News & Politics

West Point, Annapolis Find Cadets' Hand Gestures Were Not 'White Power' Signals

West Point, Annapolis Find Cadets' Hand Gestures Were Not 'White Power' Signals
(Image via Pixabay)

Last week, both the U.S. Military Academy at West Point and the Naval Academy launched an investigation after several cadets and plebes at the Army-Navy football game were seen on TV making the “OK” hand gesture to each other. The gesture almost always means “everything is fine” but some white supremacists use the gesture to symbolize a “W” and “P” standing for “white power.” (I don’t see it myself, but, unlike most white supremacists, I have an IQ over 80).

Are the Naval Academy and West Point full of white supremacists?

We can all breathe a sigh of relief. It was a false alarm. It turns out the kids were playing a stupid game.


The US Naval Academy and US Military Academy at West Point said Friday that the hand gesture some cadets and midshipmen were seen making on camera was part of a game known as the “circle game” and not a white supremacist symbol.

The circle game is commonly played when a person forms an “OK” with their hand below their waist to trick a second person into looking at it. If the second person is caught looking at the hand gesture, that person is then punched by the person who made the gesture.

When I was about 5 years old, we called it “Made ya look” (“Made ya look, made ya look, made ya buy a pennybook!”). This does not reflect well on the intellectual maturity of the next generation of junior officers in our military.

That the academies even felt the need to investigate is very sad.

“We are confident the hand gestures used were not intended to be racist in any way. However, we are disappointed by the immature behavior of the two Fourth Class Midshipmen, and their actions will be appropriately addressed,” Naval Academy Superintendent Vice Adm. Sean Buck said in a written statement. “The Naval Academy is fully committed to preparing young men and women to become professional officers of competence, character, and compassion in the U.S. Navy and Marine Corps; in this case, we recognize there is more work to be done.”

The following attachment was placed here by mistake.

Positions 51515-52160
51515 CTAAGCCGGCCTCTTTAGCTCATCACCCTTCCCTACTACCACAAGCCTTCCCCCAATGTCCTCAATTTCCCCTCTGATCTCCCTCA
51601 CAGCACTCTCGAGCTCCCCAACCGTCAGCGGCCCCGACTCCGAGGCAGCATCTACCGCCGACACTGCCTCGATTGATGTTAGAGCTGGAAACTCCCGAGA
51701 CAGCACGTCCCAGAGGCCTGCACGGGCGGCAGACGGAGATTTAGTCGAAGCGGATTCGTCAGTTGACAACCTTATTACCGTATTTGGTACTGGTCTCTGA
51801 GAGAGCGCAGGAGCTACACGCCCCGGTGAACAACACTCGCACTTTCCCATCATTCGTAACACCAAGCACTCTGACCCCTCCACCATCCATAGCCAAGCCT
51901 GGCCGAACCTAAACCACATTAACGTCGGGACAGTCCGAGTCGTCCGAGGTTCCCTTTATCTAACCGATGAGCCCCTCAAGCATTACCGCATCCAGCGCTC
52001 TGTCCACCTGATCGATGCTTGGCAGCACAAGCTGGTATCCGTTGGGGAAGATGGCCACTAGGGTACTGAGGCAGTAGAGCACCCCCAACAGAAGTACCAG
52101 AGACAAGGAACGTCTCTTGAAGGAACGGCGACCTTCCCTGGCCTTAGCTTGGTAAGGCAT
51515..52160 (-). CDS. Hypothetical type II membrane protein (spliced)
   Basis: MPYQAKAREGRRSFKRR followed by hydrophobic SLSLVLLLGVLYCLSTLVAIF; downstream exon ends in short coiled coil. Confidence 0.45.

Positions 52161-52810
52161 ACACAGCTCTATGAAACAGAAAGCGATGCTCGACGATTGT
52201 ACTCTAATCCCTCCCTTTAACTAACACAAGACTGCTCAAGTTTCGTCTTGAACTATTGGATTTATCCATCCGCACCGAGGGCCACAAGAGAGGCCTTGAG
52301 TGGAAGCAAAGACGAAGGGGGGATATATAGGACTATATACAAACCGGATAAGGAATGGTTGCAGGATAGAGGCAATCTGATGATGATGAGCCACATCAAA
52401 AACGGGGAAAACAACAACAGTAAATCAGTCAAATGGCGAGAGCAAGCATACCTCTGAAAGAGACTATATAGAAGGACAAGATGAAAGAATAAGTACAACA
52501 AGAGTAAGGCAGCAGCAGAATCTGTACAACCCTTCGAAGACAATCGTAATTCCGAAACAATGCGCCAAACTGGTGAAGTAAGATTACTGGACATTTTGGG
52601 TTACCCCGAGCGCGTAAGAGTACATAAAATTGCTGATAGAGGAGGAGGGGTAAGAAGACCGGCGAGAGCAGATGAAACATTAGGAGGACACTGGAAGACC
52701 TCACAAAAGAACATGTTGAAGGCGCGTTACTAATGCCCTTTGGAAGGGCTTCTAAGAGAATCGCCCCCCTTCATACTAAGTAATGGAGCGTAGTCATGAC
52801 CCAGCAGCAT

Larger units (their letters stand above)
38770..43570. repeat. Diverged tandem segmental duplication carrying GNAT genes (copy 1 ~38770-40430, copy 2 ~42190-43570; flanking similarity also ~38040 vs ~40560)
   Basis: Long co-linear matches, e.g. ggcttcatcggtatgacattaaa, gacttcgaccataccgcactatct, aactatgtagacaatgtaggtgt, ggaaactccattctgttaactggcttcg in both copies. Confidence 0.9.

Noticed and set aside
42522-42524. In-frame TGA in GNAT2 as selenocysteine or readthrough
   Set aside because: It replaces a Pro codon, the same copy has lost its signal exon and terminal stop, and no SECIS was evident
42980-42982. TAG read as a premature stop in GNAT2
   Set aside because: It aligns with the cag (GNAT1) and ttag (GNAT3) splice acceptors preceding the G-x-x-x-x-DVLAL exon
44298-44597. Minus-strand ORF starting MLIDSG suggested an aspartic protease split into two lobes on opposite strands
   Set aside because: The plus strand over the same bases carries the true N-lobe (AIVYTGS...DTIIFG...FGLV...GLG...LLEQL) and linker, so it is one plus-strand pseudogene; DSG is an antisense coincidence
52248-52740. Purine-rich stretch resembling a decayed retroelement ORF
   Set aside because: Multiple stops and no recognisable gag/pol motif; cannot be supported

“We investigated this matter thoroughly,” Lt. Gen. Darryl A. Williams, 60th superintendent of the US Military Academy said in a separate written statement. “Last Saturday we had reason to believe these actions were an innocent game and not linked to extremism, but we must take allegations such as these very seriously. We are disappointed by the immature behavior of the cadets.”

According to a report from the officer in charge of the Naval Academy’s preliminary inquiry, the involved midshipmen “were playing the circle game without any racist or white supremacist intent.”

Isn’t there something else those fine officers could have been doing besides investigating if the “OK” gesture is racist or not?

We, as a nation, are walking on eggshells trying our best not to offend anyone lest it becomes a trending topic on Twitter. God forbid those kids would have been signalling “white power” instead of playing a game. Both academies would have been accused of racist teachings and harboring white supremacist sympathies from the top command to the lowliest cadet or plebe. The leadership would have been fired and the damage done to the reputation of those schools would have been real and lasting.

West Point and Annapolis are safe — for now. That is, until the next incident occurs that starts tongues wagging and fingers pointing.